Discussions of narcotic gases rarely provide rewarding moments of discovery. What we have as divers and as an industry is a best guess that indicates that oxygen is likely narcotic, but we don’t know what the mechanism of that narcosis is, nor do we know how potent the effects of oxygen are. The issue is deeply nuanced and requires some careful consideration before arriving at a conclusion, but your mental tribulations shouldn’t ruin your next dive. As a dive safety organization, Divers Alert Network has an interest in promoting safe diving practices, and the results in this case are promising and present little additional risk. Calculating your END with oxygen as a narcotic gas is a safe and conservative practice until researchers tell us definitively that it’s non-narcotic. Aside from a slightly higher gas bill there’s no downside, but you might just be safer for it. 

For more information on narcotic gases and advanced dive planning, visit DAN.org or contact the author at RFogarty@DAN.org.

Works Cited:

1. Scuba Diving in Safety & Health by Chris W Dueker, MD

2. Diffusion Coefficients for Gases in Biological Fluids and Tissues

3. DOES OXYGEN CONTRIBUTE TO THE NARCOTIC ACTION OF HYPERBARIC AIR?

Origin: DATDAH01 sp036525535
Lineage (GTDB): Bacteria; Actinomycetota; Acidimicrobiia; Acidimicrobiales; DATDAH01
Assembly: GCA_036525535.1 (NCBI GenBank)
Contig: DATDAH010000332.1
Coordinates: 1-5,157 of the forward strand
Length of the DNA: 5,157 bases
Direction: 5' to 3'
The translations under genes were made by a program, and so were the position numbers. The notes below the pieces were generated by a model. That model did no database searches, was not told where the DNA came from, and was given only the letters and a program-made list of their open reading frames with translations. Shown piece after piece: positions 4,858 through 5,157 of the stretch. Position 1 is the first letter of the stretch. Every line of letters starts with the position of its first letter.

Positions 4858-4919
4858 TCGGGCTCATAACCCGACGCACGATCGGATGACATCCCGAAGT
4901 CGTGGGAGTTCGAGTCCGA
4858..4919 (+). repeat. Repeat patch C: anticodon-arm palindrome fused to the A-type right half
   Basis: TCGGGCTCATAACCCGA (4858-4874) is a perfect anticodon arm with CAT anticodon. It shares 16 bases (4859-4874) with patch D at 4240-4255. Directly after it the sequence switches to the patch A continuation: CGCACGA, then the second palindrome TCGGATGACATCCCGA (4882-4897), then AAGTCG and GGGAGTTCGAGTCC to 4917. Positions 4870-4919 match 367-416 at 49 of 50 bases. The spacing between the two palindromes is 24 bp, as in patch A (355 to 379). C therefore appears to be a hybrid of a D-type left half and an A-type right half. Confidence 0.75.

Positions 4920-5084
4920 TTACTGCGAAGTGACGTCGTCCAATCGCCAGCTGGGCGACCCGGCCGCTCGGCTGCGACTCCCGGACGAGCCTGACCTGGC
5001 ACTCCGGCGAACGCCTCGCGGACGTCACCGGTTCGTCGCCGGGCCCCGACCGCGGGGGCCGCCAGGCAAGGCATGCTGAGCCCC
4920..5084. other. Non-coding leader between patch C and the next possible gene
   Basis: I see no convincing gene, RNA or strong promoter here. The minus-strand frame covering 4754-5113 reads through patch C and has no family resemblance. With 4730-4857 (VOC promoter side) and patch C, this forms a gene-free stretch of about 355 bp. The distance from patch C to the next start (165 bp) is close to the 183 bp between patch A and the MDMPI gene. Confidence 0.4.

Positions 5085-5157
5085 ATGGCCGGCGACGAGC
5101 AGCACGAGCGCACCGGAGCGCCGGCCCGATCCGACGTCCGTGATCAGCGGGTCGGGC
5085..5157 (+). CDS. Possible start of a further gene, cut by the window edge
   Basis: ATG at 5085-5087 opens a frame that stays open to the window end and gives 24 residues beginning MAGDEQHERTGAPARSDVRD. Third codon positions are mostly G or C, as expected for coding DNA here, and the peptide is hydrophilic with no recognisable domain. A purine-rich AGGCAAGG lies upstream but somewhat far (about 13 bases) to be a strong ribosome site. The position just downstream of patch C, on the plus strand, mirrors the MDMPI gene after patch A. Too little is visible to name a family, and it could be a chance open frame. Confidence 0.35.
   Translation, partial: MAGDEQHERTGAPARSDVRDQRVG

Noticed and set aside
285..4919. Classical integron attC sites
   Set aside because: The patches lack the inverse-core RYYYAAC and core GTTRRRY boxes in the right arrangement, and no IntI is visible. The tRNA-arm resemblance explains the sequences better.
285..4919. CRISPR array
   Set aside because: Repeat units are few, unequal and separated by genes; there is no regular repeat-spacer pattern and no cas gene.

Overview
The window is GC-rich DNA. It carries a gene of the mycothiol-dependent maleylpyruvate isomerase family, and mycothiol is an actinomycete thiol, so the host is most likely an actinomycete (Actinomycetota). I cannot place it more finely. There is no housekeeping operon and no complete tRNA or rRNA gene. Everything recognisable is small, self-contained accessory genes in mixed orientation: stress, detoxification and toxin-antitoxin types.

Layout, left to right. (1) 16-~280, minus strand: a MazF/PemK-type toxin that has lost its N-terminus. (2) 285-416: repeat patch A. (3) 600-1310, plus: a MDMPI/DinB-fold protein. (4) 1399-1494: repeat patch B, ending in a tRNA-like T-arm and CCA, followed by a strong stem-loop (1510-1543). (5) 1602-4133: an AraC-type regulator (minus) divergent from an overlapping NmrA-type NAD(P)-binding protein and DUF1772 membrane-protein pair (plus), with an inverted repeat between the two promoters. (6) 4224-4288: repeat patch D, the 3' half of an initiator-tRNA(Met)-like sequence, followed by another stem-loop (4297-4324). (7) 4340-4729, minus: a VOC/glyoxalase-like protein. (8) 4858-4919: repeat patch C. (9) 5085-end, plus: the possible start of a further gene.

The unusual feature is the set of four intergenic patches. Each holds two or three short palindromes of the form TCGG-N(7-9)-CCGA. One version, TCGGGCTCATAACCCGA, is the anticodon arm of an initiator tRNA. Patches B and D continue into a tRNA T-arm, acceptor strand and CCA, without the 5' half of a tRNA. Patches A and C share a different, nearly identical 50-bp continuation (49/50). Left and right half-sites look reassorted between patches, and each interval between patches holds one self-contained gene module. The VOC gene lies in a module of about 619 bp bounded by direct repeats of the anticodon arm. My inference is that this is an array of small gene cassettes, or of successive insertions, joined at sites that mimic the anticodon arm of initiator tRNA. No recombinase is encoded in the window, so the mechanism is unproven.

4. Roles of nitrogen, oxygen, and carbon dioxide in compressed-air narcosis

5. THE CORRELATION BETWEEN CRITICAL ANAESTHETIC DOSE AND MELTING TEMPERATURES IN SYNTHETIC MEMBRANES


Reilly Fogarty is a team leader for risk mitigation initiatives at Divers Alert Network (DAN). When not working on safety programs for DAN, he can be found running technical charters and teaching rebreather diving in Gloucester, MA. Reilly is a USCG licensed captain whose professional background includes surgical and wilderness emergency medicine as well as dive shop management.

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Out of the Depths: The Story of British Mine Diving

If sumps and solo cave diving are, well, a bit too Brit for you, you may want to consider diving into the perfusion of flooded serpentine chert, copper, limestone, silica, slate, and tin mines that honeycomb the length and breadth of the Kingdom. Fortunately, British tekkie and member of UK Mine/Cave Diving (UKMC) in good standing, Jon Glanfield, takes us for a guided tour.

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By Jon Glanfield
Header image courtesy of Alan Ball.

When many think of the UK’s caves, with wet rocks and their penchant for darkness, often the images conjured are of tight, short, silty sumps, that can only be negotiated by intrepid explorers outfitted with diminutive cylinders, skinny harnesses, wetsuits and typically a beard. These are the domain and natural playground of the well-known, highly-respected, Cave Diving Group (CDG). 

In truth, much of our sceptered isle’s caves are of this ilk, but there is an alternative for the diver who favours a more conventional rig, extra room to manoeuvre, and perhaps a more team-orientated approach—one that is less than optimal in many of the true cave diving environments of the UK.

Holme Bank. Photo by Ian France.